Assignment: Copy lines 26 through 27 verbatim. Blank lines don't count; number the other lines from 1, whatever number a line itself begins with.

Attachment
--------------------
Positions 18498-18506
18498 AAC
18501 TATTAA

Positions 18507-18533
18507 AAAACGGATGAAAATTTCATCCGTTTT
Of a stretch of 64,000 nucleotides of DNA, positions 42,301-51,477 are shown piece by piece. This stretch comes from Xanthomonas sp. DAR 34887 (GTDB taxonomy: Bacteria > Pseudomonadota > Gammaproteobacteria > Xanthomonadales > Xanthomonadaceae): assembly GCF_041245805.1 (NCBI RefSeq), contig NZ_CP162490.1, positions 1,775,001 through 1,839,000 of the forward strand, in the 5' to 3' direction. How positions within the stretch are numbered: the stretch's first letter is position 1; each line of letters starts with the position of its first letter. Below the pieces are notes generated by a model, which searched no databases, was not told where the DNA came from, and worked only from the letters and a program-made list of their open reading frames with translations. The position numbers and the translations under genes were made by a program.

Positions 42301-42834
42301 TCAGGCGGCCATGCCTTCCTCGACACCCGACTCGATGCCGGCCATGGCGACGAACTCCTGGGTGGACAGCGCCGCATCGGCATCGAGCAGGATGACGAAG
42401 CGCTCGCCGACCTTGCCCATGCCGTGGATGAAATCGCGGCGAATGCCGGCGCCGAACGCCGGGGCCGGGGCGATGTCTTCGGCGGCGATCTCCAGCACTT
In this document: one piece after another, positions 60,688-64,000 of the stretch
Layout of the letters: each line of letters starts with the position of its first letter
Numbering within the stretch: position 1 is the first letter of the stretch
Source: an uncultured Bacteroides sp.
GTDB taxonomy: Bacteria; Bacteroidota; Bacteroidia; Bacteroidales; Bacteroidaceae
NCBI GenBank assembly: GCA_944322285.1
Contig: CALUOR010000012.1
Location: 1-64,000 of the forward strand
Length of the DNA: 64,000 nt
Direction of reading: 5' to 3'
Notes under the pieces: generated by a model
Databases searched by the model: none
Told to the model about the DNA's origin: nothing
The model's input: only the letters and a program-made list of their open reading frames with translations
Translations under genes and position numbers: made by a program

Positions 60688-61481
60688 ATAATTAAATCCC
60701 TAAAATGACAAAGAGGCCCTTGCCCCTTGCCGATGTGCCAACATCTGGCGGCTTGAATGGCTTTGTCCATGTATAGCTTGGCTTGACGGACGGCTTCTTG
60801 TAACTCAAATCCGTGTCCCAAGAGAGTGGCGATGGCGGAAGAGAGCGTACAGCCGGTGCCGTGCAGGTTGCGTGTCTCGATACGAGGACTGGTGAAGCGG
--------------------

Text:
60688 ATAATTAAATCCC
60701 TAAAATGACAAAGAGGCCCTTGCCCCTTGCCGATGTGCCAACATCTGGCGGCTTGAATGGCTTTGTCCATGTATAGCTTGGCTTGACGGACGGCTTCTTG